Commander Kevin Ford and Flight Engineers Tom Marshburn and Chris Hadfield began their morning with the Reaction self test, a short reaction time task that allows the crew to track the effects of fatigue on performance. Marshburn and Hadfield also participated in a urine pH test for the Pro K study as nutritionists monitor how dietary changes affect the bone loss that occurs during spaceflight.

Ford spent the bulk of his morning disassembling components of the Aquatic Habitat, which was most recently home to some spacefaring Medaka fish. When the preserved specimens from the Medaka Osteoclast experiment are returned to Earth, Japanese researchers hope to understand more about the causes of bone density loss during long-duration spaceflight.

Marshburn meanwhile conducted the annual inspection of the two food warmers aboard the station – one in the Zvezda service module and the other in the Destiny lab.

Marshburn also packed various items into stowage bags for return to Earth aboard the SpaceX Dragon cargo ship, now scheduled to launch to the station March 1. When the Dragon capsule carrying about 1,200 pounds of supplies rendezvous with the station, the crew will use the 57.7-foot Canadarm2 to reach out and grapple the spacecraft. The robotics officer in Houston’s Mission Control will then remotely command the arm to berth Dragon to the Earth-facing port of the Harmony node while the onboard crew monitors the Common Berthing Mechanism operations that fasten the capsule to its port.

To prepare for the arrival of Dragon, Ford and Marshburn used the robotics workstation in the cupola Friday to practice the procedures for an offset grapple of the commercial cargo craft. Afterward the two NASA astronauts participated in a debrief with flight controllers to review the training.

Marshburn rounded out his day inspecting the seals of the open hatches throughout the U.S. segment of the station.

Hadfield, a Canadian Space Agency astronaut, spent part of his morning setting up Robonaut 2 for some remote testing for the first humanoid robot in space. The ground teams used Robonaut’s vision processing system to collect data from a task panel and assessed its finger sensors. After these operations were completed, Hadfield disassembled and stowed Robonaut as it awaits its next round of tests. Robonaut was designed with the intention of eventually taking over tasks deemed too dangerous or mundane for astronauts, perhaps even venturing outside the complex to assist spacewalkers.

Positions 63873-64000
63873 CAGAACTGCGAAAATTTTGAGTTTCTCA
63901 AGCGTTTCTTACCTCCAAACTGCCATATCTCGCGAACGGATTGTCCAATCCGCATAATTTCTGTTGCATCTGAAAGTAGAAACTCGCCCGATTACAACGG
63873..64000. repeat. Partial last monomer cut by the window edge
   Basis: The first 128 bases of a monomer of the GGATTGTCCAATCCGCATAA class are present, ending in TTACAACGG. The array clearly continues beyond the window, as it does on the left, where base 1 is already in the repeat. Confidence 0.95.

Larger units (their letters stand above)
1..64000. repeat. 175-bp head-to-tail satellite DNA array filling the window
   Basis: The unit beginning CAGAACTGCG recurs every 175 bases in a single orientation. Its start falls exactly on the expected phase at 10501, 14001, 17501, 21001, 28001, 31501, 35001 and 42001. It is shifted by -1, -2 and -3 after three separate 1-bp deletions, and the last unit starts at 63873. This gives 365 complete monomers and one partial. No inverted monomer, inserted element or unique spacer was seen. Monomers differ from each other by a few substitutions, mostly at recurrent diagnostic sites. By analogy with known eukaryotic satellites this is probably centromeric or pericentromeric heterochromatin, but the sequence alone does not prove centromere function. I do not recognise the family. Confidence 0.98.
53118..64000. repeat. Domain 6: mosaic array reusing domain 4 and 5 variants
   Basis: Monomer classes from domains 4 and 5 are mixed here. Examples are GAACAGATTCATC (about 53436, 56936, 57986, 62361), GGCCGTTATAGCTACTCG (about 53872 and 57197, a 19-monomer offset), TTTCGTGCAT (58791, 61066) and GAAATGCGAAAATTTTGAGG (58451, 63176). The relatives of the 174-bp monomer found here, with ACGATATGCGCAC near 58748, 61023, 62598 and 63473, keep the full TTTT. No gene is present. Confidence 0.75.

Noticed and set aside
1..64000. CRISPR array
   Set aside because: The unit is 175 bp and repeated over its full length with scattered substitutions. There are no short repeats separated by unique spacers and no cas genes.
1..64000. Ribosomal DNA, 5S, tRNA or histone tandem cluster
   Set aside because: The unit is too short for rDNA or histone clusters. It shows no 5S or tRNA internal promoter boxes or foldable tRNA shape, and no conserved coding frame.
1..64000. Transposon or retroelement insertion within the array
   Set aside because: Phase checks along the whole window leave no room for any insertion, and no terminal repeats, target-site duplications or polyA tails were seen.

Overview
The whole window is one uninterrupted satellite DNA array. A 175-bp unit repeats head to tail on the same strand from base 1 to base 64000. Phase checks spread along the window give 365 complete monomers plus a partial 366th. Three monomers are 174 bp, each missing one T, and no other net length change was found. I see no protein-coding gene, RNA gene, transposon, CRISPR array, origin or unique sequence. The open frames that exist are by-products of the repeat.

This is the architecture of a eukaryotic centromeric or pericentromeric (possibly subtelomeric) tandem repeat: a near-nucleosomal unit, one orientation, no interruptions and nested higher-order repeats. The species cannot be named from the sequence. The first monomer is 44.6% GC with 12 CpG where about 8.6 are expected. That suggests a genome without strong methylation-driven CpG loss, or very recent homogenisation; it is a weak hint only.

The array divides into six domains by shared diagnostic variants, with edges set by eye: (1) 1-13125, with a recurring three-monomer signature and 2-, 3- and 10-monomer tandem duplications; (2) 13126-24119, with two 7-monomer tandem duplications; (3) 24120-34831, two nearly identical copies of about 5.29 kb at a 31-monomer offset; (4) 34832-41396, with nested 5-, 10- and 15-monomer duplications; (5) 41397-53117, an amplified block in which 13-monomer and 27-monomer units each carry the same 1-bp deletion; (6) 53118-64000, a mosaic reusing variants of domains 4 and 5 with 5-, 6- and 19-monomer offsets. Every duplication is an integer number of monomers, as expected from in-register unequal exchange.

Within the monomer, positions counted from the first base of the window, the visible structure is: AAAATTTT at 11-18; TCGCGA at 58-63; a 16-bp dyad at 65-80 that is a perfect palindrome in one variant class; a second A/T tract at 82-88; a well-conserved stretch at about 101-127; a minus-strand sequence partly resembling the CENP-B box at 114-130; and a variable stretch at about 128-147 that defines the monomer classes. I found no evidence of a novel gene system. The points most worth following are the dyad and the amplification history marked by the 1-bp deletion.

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Clouds form the backdrop for this scene photographed by one of the Expedition 34 crew members aboard the International Space Station, with the Soyuz TMA-07M docked to the Rassvet module. The Permanent Multipurpose Module is visible top right. Credit: NASA

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Hadfield also wrapped up some spacewalk equipment battery maintenance before taking time out to talk with students at the University of Waterloo in Ontario, Canada.

On the Russian side of the station, Flight Engineers Evgeny Tarelkin and Roman Romanenko worked on the BAR experiment, studying methods and instruments for detecting the location of an air leak from one of the station’s modules. Their fellow cosmonaut Flight Engineer Oleg Novitskiy spent much of his day replacing condensate lines in the Zvezda service module.

Tarelkin also unloaded some of the 2.9 tons of cargo that arrived Monday when the ISS Progress 50 cargo craft docked with the station less than six hours after its launch from the Baikonur Cosmodrome in Kazakhstan.


Over the weekend, the space station’s residents will enjoy some off-duty time, during which they’ll continue to monitor station systems and experiments, perform their daily exercise regimen and talk with their families back on Earth.